A bocage, says Wikipedia, can refer to a terrain of mixed woodland and pasture, a small forest or a decorative element of trees and leaves. English and continental porcelain figures of the eighteenth century often had trees and leaves, both as an ornamental and colorful backdrop to figures and importantly as an added stabilizer to support the figures during kiln firing.
By the 19th century, the production and firing of English earthenware were far more consistent, and often these trees were added more for their ornamental appeal than necessity. With brightly colored overglazed enamels, figures were manufactured by a wide variety of potters, often listed as “China and Earthenware Toy and Ornamental Manufacturers.” Marked examples include Salt, Walton, Dale and Tittensor, with many, many more unmarked and unidentified. Dating in general spans from circa 1815- 1845 when less complicated and more affordable flatback figures in the Victorian taste became the rage.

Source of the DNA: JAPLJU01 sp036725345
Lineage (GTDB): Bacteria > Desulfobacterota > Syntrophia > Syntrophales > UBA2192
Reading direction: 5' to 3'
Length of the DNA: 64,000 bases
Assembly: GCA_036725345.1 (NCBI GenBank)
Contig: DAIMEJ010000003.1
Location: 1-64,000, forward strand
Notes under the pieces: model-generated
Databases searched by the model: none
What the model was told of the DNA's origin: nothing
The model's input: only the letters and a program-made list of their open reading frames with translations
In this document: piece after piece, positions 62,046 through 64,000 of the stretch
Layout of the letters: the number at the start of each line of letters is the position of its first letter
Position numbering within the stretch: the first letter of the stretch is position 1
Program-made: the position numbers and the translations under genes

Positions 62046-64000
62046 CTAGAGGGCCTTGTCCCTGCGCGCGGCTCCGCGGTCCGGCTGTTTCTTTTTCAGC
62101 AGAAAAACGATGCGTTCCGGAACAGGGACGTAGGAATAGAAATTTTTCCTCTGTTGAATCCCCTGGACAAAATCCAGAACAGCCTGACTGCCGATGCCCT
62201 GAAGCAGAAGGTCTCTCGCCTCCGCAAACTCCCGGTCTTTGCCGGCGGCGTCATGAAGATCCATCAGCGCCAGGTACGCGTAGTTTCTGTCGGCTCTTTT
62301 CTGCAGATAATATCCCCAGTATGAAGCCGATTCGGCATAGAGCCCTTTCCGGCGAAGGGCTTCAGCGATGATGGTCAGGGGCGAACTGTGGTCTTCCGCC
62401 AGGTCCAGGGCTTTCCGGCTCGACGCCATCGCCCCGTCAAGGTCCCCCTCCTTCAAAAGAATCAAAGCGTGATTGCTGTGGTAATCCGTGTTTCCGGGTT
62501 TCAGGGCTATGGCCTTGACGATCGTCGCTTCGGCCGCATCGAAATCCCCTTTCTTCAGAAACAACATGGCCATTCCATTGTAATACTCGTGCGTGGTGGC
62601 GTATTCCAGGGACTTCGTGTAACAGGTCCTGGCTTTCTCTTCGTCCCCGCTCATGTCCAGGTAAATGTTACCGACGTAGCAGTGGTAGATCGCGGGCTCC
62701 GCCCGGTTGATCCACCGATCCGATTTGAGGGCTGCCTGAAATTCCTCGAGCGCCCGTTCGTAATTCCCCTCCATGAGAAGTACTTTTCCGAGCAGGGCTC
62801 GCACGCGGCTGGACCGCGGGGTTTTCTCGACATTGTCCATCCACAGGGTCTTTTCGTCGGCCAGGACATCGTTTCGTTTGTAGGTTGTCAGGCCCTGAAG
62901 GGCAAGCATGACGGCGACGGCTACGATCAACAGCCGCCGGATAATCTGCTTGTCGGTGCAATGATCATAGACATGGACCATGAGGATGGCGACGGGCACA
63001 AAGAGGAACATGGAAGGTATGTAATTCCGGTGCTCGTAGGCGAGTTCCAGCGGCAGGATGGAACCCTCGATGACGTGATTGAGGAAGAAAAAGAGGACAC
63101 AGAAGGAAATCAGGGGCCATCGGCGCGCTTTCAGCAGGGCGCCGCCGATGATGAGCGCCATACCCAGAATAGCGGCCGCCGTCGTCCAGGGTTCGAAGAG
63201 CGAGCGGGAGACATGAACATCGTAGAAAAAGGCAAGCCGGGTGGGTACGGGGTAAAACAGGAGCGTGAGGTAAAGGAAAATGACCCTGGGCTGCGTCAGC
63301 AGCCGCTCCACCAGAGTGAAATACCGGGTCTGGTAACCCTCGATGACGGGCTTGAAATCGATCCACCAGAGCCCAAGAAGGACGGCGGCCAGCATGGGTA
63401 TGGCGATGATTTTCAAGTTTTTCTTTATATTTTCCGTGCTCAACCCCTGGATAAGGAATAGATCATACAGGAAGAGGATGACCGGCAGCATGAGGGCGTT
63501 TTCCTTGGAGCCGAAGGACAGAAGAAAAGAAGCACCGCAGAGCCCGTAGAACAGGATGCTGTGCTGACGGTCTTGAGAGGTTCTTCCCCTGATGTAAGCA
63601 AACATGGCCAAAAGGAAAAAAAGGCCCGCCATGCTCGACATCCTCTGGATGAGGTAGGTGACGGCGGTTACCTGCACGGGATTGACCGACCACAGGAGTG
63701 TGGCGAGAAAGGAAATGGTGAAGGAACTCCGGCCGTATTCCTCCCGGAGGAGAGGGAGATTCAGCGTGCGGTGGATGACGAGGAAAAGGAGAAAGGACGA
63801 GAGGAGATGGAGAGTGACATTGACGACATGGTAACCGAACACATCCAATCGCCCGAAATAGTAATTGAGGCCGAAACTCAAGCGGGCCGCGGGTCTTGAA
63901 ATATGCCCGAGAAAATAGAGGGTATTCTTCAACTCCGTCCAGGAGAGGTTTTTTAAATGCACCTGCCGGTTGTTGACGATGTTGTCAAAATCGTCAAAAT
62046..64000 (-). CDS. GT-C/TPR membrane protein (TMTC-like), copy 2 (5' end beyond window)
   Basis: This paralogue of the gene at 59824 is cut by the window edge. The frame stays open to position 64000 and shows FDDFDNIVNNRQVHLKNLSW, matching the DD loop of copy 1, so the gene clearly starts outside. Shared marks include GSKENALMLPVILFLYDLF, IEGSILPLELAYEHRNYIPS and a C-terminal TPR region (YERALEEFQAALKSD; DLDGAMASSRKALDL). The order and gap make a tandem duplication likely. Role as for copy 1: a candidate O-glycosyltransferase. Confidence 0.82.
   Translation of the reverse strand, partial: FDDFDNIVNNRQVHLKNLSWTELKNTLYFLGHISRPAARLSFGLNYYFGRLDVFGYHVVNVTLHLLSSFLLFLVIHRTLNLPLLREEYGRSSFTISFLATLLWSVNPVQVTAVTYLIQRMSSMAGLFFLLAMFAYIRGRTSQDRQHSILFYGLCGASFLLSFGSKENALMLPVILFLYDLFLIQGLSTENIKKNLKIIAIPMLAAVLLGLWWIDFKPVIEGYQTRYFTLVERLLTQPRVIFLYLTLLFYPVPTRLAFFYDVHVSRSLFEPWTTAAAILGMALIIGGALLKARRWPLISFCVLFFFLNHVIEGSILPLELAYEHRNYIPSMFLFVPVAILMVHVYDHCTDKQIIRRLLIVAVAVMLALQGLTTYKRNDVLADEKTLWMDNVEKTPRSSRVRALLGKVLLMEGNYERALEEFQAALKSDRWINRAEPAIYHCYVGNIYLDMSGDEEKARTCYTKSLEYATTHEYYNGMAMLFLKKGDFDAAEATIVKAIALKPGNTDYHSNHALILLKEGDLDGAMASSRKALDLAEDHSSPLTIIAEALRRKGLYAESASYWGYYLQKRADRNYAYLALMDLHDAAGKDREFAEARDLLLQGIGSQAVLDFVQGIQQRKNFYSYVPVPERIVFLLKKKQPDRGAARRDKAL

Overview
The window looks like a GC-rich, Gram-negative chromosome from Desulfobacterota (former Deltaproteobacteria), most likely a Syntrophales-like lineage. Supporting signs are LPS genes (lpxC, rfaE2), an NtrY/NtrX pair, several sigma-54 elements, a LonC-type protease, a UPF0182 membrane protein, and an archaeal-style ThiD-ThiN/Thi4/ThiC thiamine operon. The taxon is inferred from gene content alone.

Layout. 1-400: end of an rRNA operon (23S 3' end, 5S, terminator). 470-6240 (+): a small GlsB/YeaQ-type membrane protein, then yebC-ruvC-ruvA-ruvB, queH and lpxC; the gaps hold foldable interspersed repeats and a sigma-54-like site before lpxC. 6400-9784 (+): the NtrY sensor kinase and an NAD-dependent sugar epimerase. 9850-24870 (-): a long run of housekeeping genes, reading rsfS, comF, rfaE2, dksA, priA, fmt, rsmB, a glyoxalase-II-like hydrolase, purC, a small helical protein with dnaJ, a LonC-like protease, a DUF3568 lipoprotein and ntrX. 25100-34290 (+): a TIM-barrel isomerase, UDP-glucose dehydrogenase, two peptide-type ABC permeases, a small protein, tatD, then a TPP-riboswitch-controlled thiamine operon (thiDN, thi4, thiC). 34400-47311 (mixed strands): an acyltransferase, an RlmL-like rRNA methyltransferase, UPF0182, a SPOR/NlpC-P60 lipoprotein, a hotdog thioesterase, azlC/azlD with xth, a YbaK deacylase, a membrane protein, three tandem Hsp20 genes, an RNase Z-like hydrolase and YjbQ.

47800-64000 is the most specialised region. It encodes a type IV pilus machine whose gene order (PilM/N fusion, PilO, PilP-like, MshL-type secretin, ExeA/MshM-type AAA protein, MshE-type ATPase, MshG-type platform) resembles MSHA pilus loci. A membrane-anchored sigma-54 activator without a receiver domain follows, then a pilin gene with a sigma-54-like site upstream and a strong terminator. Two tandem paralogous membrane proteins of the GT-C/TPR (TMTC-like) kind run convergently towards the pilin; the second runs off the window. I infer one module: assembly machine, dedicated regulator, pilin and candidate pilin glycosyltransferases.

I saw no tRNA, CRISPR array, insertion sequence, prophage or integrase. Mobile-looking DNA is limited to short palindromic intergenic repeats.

Bocage figures are fragile, especially to foliate backgrounds. Chips and breaks are common, and it is not unusual to find evidence of restorations to some of the branches and leaves. The rarity of the figure will determine how much this affects value.
A wide variety of subjects appear on the market, some as pairs and some singles. Animals, domestic and exotic, biblical figures, musicians, sporting figures, farmers and gardeners, and shepherds and shepherdesses can be found.
See bocage figures at Skinner: https://www.skinnerinc.com/search?s=bocage
Learn More: Reference books include the three volumes of Staffordshire Figures 1780-1840 by Myrna Schkolne and English Earthenware Figures 1740-1840 by Pat Halfpenny.